In the application i am looking at, you can create objects of different types by a corresponding context menu. Which entry (or which of these keywords) will be used is depending on the context of the action. There is always a maximum of one keyword possible at a time, so the user will never be in a situation whether he should use "new" or "insert" as there will be only the corresponding action displayed. Currently possible actions any user can perform are:


  • New foo
  • Add bar
  • Insert foobar

What they do:

  • "New" creates an object new from scratch, like a new text file.
  • "Add" creates an object from a template that can be configured after; it can often be used without further actions right after the add.
  • "Insert" creates an object that is quite primitive, such as a clean canvas, that can be configured after. The object created usually behaves like a dummy or a template right after creation, it has no use unless it gets "filled with life" by the user.

Is it problematic to give similar actions like these different names like I do? Does any of the naming conflict with general conventions?

I checked the "new vs create" and "add vs new" Questions here on ux.stackexchange.com, as far as I can see, it does not.

  • Those single terms don't seem to carry enough meaning all by themselves. You would probably want to expand them a little. For example, I don't really understand even from your description what the key difference is between things created by "new" and "insert".
    – MMacD
    Commented Nov 4, 2016 at 19:54
  • @MMacD i will try to edit the post to elaborate it a bit more, but the difference is not large at all - so you might be right. Commented Nov 4, 2016 at 20:40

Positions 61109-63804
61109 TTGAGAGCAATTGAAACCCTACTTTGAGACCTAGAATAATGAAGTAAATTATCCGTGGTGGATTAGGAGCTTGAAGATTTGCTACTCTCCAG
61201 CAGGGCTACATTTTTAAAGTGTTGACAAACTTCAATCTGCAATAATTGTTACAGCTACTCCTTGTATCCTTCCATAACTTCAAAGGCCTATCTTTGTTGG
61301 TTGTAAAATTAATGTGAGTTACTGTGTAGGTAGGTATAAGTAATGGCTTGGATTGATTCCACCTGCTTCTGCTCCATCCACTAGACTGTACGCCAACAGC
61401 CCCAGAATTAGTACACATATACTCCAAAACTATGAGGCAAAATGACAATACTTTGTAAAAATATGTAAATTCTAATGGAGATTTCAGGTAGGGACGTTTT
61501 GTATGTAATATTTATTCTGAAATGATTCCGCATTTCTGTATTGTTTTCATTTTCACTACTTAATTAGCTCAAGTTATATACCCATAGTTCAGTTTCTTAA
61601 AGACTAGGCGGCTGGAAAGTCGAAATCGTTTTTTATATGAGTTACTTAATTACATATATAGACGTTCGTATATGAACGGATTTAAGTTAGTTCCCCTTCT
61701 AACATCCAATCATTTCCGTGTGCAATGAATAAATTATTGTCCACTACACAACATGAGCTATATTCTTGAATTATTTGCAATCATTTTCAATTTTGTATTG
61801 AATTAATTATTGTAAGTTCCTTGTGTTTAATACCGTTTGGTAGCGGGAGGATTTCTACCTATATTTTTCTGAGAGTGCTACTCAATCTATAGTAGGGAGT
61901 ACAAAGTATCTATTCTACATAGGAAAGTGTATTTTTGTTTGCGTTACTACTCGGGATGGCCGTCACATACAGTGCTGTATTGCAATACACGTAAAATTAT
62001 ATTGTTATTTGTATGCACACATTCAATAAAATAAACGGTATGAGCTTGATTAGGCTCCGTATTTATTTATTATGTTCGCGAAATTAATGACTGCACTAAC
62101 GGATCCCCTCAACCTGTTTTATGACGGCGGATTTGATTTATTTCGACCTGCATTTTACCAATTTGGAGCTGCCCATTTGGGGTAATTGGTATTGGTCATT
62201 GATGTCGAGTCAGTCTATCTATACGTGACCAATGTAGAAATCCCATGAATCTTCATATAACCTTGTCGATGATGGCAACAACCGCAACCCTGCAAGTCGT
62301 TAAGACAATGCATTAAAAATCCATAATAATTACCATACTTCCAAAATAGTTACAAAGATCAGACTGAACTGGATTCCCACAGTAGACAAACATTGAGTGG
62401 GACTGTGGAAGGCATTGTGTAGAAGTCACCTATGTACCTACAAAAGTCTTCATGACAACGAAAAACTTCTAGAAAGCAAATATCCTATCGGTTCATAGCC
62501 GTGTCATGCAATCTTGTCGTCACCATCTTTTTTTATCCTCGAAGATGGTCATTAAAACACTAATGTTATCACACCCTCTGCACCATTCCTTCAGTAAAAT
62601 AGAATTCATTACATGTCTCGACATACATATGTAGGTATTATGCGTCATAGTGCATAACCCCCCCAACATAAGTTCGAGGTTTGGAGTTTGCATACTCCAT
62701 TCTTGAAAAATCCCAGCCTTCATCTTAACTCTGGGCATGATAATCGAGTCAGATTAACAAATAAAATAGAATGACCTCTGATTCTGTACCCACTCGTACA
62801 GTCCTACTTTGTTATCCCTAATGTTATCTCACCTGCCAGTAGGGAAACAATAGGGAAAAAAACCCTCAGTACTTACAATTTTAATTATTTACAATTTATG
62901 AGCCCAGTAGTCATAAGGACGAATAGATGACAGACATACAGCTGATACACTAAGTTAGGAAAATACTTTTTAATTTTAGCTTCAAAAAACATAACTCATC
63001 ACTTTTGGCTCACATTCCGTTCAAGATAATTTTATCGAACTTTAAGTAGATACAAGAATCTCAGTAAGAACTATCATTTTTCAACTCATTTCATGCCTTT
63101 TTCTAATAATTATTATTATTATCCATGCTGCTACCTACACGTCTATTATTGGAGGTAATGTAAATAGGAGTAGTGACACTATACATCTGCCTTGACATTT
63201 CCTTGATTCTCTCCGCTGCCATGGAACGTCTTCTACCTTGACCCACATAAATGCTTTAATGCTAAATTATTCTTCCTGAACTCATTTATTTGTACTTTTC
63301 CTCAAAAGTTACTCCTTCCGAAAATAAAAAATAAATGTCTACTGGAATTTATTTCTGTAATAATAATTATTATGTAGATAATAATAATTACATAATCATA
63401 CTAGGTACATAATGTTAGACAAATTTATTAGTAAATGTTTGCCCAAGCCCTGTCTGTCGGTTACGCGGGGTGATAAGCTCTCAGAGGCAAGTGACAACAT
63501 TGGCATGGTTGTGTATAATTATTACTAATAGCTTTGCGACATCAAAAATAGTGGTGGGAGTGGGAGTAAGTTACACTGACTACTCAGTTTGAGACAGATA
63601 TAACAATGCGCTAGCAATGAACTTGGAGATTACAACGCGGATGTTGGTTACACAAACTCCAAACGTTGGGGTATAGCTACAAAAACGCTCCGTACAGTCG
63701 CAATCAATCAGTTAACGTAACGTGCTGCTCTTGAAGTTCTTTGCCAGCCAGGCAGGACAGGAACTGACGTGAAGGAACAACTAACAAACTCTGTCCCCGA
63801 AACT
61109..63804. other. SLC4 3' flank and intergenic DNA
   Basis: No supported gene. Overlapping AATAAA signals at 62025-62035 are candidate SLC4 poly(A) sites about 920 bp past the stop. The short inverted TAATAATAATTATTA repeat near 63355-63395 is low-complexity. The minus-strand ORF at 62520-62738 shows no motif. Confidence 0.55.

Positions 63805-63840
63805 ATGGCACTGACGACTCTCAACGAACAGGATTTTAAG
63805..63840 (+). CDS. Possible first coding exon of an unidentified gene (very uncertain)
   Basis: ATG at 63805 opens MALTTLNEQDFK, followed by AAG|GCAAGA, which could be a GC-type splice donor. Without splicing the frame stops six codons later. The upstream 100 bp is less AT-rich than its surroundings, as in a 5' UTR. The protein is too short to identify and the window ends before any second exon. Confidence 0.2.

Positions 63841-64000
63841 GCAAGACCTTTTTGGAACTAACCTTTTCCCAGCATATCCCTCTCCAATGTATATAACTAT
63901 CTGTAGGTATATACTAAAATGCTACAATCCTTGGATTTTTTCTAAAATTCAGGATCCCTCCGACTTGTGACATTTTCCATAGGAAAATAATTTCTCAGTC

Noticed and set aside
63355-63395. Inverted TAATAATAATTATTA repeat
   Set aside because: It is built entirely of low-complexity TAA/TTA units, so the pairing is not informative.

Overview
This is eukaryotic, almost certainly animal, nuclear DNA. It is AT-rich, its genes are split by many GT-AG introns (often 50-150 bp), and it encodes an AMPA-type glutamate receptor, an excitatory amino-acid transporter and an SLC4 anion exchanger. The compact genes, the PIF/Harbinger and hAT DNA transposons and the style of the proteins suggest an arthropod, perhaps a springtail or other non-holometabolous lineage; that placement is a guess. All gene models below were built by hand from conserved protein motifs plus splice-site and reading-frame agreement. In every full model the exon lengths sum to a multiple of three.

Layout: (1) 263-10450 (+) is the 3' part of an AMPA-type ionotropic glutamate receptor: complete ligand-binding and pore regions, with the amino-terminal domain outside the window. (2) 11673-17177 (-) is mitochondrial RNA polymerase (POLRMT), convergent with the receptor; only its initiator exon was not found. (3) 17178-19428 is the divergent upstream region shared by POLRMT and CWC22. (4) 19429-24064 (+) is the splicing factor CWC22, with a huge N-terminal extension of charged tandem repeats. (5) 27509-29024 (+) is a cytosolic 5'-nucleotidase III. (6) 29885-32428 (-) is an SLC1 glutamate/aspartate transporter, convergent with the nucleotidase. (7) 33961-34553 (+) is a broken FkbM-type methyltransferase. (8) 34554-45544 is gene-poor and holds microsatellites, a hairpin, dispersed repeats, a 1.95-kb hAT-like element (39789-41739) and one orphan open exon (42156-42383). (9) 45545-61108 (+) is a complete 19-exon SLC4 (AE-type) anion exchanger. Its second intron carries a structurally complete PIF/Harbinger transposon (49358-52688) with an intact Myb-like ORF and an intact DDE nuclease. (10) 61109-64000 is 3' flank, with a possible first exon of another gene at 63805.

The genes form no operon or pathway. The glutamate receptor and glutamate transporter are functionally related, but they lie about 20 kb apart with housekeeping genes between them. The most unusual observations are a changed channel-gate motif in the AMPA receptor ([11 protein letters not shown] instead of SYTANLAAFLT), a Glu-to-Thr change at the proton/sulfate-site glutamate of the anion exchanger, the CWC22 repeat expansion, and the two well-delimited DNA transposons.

• What's the motivation behind offering all three choices? What circumstances would cause the person to prefer each choice over either of the others? My suspicion at the moment is that you might want to use the same verb for all three, but qualified. E.g. New (empty) ; New (framework only) ; New (basic functionality). But that still leaves me wondering why anyone would ever choose anything but the one that has some functionality already in place.
    – MMacD
    Commented Nov 13, 2016 at 22:12
  • @MMacD the operations are not visibile next to each other, the operations will be performed at different "locations" in the program. I am trying to enforce consistence for which keyword to use. Commented Nov 14, 2016 at 12:09
  • Okay, that clears things up a bit. I'll put the rest of my response in as an answer.
    – MMacD
    Commented Nov 15, 2016 at 11:48

2 Answers 2


The three actions seem quite similar. All of them create an object.

  • New: creates an object
  • Add: creates an object, from a choosen template
  • Insert: creates an object, that can be configured after (without a context I cant understand this one).

My point is why not use the same action which could be Create:

  • Create object empty
  • Create object from template
  • Create object dummy(?)

In the same way programs usually present the New file dialog. A first action (Create new) which leads to a secondary view where the user chooses what and how to create.


There is no fixed preference for one term over another. Which you choose should depend entirely on the immediate context:

  • "New" is a context-independent term, usable anywhere

  • "Add" implies that other, similar things already exist

  • "Insert" implies that, not only do other things already exist, but that their ordering is important.

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